Once the whole thing has been fitted and given time to align properly (or dry if you used adhesive), you can begin sanding or finishing. Sanding will help to file down uneven floors and have everything at much the same level. Sanding should be done lightly and precisely, but on both the old and new boards. The previous finish should be sanded according to your current tastes.

Not everyone is interested in applying finish, although it is usually preferred. A good coat of finish gives protection to the floors and makes them look more aesthetically pleasing. If you’re using finish, your chosen one should match that on the old boards still in place. The coating should be applied evenly on all new boards, while a light application on the old boards should be adequate. Coating should then be left for a few hours to dry, free of interference or dust, as these can ruin the coating. Once dry, another two coats of clear polyurethane varnish should be applied on all parts of the floor that had a finish coating.

With this is done, you’re finally finished. You should check during every stage to make sure everything fits smoothly (which they should if you’ve followed the steps correctly). Now, you can sit back and enjoy your new floors.

Reviews

What an amazing job Ben and team have made of our entrance hall and hallway. We simply could not have hoped for a better job. Extremely helpful before and during the work. No mess at all and a pleasure to have working in the house. We cannot recommend highly enough.
chris broad
chris broad
16:33 14 Mar 18
Fantastic service from a very professional team. From quoting through to the final product Ben and his team delivered an impeccable service. Have and will continue to recommend to friends. Ben was able to recommend the best type of finish for our particular wood to bring it back to an amazing finish - so do ask him for his opinion, as he recommended us a much better colour for our hallways then we had planned. We always get positive comments from visitors on our floor and its finish.
cobblex
cobblex
12:39 20 Mar 18
Btown Flooring did an incredible job of all the floors in my house - they look beautiful! Ben's considerable expertise reassured me from the first that this was the company I trusted to look after my original Victorian floorboards. He guided me through the options in a professional and friendly manner, going the extra mile to ensure the best possible outcome. He kept me informed at all times and delivered to schedule at the price quoted.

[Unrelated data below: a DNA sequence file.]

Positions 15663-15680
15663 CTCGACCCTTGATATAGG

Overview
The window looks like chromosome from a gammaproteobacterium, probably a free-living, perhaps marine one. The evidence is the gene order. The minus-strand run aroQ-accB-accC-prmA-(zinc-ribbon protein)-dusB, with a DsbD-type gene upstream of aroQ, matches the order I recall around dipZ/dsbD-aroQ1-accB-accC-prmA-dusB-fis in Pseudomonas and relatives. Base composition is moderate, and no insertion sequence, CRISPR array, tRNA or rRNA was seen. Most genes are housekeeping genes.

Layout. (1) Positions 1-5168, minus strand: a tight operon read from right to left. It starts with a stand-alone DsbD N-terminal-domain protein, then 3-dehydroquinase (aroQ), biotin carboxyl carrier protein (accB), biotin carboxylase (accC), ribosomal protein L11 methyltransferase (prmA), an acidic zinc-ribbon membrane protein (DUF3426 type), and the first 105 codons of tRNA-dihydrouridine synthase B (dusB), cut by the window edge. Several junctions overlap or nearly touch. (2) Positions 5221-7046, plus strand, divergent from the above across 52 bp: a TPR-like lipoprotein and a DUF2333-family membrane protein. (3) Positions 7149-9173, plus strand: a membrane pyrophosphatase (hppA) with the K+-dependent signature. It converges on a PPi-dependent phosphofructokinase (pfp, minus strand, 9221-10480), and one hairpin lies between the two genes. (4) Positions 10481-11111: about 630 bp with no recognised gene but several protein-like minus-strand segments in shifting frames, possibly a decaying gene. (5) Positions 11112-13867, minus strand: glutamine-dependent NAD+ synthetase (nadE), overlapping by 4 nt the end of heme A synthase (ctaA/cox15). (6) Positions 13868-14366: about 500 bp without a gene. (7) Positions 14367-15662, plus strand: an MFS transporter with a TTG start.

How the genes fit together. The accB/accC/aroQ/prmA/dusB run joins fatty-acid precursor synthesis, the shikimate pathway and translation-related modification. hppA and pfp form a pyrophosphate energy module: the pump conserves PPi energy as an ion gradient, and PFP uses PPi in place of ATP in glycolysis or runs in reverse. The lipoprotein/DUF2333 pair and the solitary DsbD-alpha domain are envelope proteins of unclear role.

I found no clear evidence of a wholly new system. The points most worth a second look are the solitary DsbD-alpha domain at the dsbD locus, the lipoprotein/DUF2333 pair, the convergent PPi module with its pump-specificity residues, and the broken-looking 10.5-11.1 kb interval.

Claire Seymour
Claire Seymour
13:35 30 Mar 18
Ben and his team sanded and varnished our downstairs living areas and hallway. They were very polite, respectful and Ben took as much time as was needed to make sure everything was done to a high standard as well as being happy to explain all aspects along the way as well as allowing us time to make decisions. He also recommended a finish which was much better than the one we thought we wanted - sample areas were created on the floor so that we could get an idea of the different finishes before making a choice. The team worked hard and were very professional throughout the whole process. As we had chosen a different varnish the price did increase slightly. Ben made an estimate as to what that increase would be which turned out to be slightly less than it actually was. I asked him afterwards about the difference in the price and he refunded it, apologising for any confusion stating that it was an estimate. I thought this was very fair. Overall, I would definitely recommend B-Town as the work was of a high standard and the team were very professional and courteous, trying their best to accommodate our movements to contain disruption. I think the job took longer than they had quoted for but the price did not increase because of that. The only problem is that we really have to look after our floors now as our dog has managed to scratch it already! Top tip: buy a roll of felt adhesive that can be cut to size and adhered to the bottom of all the feet of your furniture, maybe to your dogs paws too 🙂
Mister Phil
Mister Phil
11:51 07 Mar 18
Used this company to sand and stain the hallway in my flat making it a beautiful dark red mahogany colour. They were friendly and more importantly tidy. Did such a good job the managing agents used them for the communal areas later that year. Would use again.
Dean Cottrell
Dean Cottrell
21:03 12 Feb 18
Great work from Ben and team, really good finish and house was left clean and tidy. Ben was very helpful in explaining the process also. Would very much recommend.
russell brighton
russell brighton
11:13 13 May 18
Ben and his team did a great job with my kitchen wood floor. He is an honest and professional guy. He will give you helpful suggestions to make your floor look just perfect. Highly recommend.
H N
H N
09:53 12 Jul 18
I was given the responsibility of finding the right company to refurbish our Church Hall floor and three double doors at the church and hall. Had several quotes and a lot of promises. Just had a feeling that Ben and his team would deliver exactly as discussed. They did and we are delighted. Well done BTown.
Nigel Ireland
Nigel Ireland
16:37 08 Aug 18

Btown Will Bring Your Wood Floor Vision To Life!